Kurdish activists disrupt the plenary sitting in European Parliament
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A small protest by pro-Kurdish activists briefly forced the suspension of a plenary session of the European Union’s parliament on Wednesday. The protesters were in the visitors’ area of the parliament when they unfurled flags supporting jailed Kurdish rebel leader Abdullah Ocalan and started shouting as the legislators were holding a debate on climate and environmental issues.
Parliamentary leaders asked for the protesters to leave but when they would not, the session was suspended. Security personnel were seen tugging at flags during a brief tussle. No one was injured.
The parliamentary session was set to resume Wednesday afternoon.
Ocalan, who founded the Kurdistan Workers Party, or PKK, in 1978, was convicted of treason in Turkey and has been in prison since 1999.
The protest comes at a time Turkey is blocking efforts to let Finland and Sweden join NATO, accusing the government in Stockholm of being too lenient toward groups it deems as terror organisations or existential threats, including Kurdish groups.
NATO Secretary-General Jens Stoltenberg on Wednesday said he was heading to Ankara to discuss the issue with the Turkish president and foreign minister.
Finland and neighbouring Sweden abandoned decades of nonalignment and applied to join the 30-nation alliance in the wake of Russia’s invasion of Ukraine a year ago. All NATO members except Turkey and Hungary have ratified their accession, but unanimity is required.
Stoltenberg and most allies have long insisted that the Nordic neighbours should join at the same time.
Earlier this month, Turkish Foreign Minister Mevlut Cavusoglu said Ankara has fewer problems with Finland joining.
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After chairing a meeting of NATO defence ministers, Stoltenberg told reporters: “There are different assessments in Turkey about to what extent Finland and Sweden are in the same position to be ratified, and that is a Turkish decision.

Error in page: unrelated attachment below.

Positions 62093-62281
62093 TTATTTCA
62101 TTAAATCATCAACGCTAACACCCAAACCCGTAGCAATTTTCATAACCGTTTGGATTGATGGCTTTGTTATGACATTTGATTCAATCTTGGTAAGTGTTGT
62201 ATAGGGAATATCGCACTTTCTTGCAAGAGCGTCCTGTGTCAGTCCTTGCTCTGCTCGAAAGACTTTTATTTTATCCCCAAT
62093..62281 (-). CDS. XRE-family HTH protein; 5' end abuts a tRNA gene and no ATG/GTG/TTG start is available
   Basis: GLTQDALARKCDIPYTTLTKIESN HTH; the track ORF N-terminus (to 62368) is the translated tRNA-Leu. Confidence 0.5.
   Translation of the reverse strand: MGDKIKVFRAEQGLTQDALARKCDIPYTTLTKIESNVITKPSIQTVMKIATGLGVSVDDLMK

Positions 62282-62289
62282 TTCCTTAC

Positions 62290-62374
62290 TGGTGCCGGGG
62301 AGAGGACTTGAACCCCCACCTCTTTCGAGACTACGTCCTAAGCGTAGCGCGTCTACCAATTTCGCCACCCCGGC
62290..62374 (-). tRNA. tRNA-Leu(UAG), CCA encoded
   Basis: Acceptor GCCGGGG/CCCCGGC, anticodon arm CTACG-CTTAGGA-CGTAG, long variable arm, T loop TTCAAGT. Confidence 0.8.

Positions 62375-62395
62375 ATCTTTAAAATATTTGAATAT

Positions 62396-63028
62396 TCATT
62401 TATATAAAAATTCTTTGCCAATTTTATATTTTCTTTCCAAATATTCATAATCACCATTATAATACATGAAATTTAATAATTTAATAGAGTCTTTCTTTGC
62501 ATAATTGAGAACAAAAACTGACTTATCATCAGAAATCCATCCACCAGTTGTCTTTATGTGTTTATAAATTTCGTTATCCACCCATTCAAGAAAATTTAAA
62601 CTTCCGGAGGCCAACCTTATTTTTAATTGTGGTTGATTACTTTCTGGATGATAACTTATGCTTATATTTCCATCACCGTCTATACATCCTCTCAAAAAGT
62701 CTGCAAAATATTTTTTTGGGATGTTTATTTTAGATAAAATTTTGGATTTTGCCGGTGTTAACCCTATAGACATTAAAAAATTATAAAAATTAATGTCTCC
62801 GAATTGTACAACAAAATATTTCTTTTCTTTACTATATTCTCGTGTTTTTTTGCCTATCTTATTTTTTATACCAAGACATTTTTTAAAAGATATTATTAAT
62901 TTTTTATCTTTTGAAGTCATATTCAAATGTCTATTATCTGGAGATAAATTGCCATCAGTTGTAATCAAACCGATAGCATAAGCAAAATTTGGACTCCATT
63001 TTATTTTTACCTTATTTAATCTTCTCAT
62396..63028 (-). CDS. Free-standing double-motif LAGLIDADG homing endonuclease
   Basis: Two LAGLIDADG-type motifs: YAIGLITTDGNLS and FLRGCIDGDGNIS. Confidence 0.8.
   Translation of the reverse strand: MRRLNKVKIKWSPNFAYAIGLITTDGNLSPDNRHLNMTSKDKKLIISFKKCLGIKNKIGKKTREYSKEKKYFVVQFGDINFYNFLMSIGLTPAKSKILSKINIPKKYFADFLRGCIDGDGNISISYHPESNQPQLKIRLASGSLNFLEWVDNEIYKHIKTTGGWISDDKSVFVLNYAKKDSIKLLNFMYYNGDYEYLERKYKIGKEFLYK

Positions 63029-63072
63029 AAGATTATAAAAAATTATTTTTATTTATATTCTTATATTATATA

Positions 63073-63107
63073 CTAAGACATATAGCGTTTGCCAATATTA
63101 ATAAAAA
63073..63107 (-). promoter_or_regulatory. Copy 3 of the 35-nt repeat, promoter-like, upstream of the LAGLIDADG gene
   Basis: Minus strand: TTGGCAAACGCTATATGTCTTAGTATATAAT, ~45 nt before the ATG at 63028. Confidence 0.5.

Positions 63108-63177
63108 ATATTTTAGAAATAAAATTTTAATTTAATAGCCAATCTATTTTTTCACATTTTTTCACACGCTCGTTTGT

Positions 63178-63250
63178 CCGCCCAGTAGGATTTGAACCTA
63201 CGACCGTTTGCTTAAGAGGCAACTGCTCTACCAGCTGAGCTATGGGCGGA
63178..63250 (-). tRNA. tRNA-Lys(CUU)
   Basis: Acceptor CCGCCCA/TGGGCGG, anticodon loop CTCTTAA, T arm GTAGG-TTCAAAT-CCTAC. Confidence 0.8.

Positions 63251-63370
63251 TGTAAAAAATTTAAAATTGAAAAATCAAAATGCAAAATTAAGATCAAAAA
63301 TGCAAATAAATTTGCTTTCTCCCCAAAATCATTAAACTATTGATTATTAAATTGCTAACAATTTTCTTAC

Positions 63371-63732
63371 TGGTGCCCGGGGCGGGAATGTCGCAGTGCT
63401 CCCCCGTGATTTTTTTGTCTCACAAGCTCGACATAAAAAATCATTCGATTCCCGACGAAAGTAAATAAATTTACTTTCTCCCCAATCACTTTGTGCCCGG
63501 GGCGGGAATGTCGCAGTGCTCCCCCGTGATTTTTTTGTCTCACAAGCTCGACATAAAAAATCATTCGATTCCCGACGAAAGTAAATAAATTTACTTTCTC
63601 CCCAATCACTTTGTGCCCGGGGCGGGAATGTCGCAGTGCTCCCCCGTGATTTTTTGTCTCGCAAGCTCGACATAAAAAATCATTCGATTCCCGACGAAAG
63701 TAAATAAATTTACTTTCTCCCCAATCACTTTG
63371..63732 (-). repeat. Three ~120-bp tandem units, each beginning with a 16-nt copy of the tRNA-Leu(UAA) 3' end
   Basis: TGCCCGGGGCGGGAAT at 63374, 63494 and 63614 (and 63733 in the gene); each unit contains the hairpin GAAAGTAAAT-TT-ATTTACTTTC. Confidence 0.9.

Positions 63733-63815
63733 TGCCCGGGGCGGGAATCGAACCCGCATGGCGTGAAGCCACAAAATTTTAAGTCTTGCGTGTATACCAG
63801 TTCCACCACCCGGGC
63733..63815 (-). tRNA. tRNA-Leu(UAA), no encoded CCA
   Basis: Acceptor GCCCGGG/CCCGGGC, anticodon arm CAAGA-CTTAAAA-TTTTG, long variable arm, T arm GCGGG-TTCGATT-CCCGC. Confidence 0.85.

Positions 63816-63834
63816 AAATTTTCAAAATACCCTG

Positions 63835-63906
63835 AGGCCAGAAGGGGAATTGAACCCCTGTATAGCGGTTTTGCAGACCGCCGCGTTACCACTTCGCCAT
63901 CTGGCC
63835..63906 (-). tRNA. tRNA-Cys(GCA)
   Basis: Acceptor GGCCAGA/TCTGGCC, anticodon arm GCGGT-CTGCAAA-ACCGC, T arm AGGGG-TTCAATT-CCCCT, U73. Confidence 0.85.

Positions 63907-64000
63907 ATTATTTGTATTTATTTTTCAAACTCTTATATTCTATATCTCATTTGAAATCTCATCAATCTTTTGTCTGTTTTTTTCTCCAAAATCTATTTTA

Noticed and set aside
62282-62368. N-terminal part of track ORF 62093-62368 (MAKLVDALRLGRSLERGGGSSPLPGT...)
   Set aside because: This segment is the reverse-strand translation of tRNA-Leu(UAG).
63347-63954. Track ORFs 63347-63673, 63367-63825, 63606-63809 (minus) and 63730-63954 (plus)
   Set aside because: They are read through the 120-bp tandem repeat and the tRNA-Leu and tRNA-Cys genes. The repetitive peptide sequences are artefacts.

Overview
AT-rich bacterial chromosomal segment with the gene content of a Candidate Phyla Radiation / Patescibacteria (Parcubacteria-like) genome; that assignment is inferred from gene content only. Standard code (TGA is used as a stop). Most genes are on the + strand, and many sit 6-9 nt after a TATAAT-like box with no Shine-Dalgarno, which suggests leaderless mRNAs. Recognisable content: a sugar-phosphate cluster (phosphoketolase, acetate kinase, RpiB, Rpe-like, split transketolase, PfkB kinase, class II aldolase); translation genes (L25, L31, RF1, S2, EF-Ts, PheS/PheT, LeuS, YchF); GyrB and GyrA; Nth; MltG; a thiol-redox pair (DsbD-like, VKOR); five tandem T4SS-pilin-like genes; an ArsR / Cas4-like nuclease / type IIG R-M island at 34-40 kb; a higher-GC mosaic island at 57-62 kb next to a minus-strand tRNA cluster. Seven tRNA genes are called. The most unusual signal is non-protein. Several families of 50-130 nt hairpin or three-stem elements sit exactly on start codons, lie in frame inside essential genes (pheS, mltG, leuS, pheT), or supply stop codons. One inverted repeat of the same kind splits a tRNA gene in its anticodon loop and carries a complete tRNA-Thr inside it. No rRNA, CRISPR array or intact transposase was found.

“That’s not a NATO decision. It’s a decision by Turkey.”
Stoltenberg added that “the sequencing is not the most important thing. The most important thing is that both Finland and Sweden soon become members of the alliance,” breaking with a stance he has voiced for many months that it was important that they join together.
But the former Norwegian prime minister did not criticise Turkey. The country was rocked last week by a devastating earthquake and aftershocks that killed more than 39,000 people there and in neighbouring Syria.
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Turkey is also in an election year, and the topic of Nordic membership of NATO is a possible vote winner.
In recent weeks, President Recep Tayyip Erdogan has expressed anger at a series of separate demonstrations in Stockholm. In one case a solitary anti-Islam activist burned the Quran outside the Turkish Embassy, while in an unconnected protest an effigy of Erdogan was hanged.
Swedish Prime Minister Ulf Kristersson has said it would be “unfortunate” if Finland entered NATO first.
Stoltenberg was due to fly to Ankara later Wednesday and meet Erdogan and Cavusoglu.
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